|Do you know where your variables are?|
Specialized data compressionby wanna_code_perl (Monk)
|on Sep 11, 2012 at 00:56 UTC||Need Help??|
wanna_code_perl has asked for the
wisdom of the Perl Monks concerning the following question:
I have an accelerometer with onboard firmware that generates CSV files with records at 80Hz but only when there is activity. Empirical analysis suggests the mean rate is around 6.0Hz. The CSV has records like this:17077.395763,-739,1059,-16734
If you want to see a sample data file, you can download a <5 hour sample here: accel.csv (3.0MB CSV).
The columns are seconds (since recording began), and x,y,z accelerometer values in 16384*g signed 16-bit precision.
What I've Tried
Now, the problem is these files are a rather inefficient use of space. To the extent that disk is (not) cheap in my application, I need to reduce their size.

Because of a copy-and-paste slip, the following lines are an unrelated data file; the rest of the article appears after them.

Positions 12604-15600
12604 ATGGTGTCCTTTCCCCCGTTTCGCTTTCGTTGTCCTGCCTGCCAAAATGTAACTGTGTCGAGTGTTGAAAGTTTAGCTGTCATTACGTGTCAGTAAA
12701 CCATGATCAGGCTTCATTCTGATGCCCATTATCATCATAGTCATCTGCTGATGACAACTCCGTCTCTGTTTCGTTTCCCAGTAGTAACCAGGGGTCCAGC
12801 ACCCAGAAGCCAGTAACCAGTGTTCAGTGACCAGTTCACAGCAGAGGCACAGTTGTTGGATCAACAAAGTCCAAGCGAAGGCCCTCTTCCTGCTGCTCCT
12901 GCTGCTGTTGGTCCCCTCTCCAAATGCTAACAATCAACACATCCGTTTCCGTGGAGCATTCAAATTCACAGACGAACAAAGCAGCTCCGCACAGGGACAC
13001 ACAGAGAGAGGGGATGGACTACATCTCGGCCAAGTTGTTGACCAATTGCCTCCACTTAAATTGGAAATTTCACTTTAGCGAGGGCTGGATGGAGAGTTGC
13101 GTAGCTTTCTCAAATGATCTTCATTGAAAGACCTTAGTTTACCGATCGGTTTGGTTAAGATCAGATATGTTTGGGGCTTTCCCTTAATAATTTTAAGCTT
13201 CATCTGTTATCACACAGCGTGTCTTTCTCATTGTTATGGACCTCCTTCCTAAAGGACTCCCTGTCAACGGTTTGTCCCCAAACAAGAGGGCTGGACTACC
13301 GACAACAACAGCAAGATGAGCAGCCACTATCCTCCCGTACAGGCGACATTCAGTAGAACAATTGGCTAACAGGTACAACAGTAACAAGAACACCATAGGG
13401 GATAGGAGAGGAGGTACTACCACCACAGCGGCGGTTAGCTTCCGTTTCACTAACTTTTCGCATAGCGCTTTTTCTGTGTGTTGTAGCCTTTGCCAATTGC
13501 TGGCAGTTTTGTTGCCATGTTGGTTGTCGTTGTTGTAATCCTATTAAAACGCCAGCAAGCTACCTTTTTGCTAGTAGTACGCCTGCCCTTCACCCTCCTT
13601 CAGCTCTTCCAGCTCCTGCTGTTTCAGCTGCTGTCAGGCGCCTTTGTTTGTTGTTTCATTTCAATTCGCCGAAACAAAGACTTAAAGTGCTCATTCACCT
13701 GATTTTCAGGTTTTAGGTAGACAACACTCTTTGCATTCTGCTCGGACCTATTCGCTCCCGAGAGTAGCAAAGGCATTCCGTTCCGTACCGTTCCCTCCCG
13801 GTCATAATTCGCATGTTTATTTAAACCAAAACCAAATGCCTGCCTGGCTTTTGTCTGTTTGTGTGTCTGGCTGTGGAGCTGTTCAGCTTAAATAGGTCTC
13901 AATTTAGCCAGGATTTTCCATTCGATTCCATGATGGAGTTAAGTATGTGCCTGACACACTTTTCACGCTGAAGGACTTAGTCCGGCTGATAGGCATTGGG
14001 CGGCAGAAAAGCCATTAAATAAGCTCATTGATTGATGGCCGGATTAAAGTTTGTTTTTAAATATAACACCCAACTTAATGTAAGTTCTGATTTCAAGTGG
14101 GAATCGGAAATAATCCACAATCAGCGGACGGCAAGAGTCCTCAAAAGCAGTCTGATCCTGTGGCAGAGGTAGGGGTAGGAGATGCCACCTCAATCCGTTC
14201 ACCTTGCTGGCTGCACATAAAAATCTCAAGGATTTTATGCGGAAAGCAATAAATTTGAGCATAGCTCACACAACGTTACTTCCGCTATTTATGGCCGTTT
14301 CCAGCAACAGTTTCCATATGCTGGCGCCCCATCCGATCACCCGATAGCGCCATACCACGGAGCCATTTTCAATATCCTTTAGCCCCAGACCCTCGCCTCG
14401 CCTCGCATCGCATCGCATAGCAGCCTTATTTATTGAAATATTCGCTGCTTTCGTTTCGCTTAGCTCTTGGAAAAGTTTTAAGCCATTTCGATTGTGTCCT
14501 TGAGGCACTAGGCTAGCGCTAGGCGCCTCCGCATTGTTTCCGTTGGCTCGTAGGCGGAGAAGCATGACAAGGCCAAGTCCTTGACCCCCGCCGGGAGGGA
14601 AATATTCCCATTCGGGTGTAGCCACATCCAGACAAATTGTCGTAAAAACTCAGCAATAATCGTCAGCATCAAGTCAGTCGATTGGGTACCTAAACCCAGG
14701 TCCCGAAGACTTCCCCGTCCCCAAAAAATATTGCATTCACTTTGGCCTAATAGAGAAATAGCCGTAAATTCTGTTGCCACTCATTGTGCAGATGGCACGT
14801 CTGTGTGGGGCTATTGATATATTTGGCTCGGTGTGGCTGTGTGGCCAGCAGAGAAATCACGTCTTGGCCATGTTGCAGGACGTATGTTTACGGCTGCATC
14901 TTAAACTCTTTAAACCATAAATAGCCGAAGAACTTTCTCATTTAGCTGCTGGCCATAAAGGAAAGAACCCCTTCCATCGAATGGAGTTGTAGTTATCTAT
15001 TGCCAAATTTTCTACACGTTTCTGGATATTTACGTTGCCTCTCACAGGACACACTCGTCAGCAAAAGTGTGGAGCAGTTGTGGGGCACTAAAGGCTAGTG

As a first cut, I post-process the files with pack('fsss',...), which gives about 3:1 reduction. Note that the last two digits of the timestamp are spurious, so it can be converted to a single-precision float.
Further compressing the output with xz or bzip2 brings that up to about 5.5:1 (compression alone without pack() was about 4:1).
Finally I started conditionally storing the time as 8-bit delta 1/10000 second values if the delta from the previous record is sufficiently small (at 80Hz, it is), otherwise I store a (magic) 0 followed by unsigned 32-bit 1/10000 seconds. Hence, the record is either Csss (98.5% of records) or CLsss (1.5% of records). This brought the ratio up to 6.5:1 after compression with xz, at the cost of a little more complexity.
Can I improve significantly on 6.5:1 before I move on to lossy methods, such as reducing the frequency and resolution?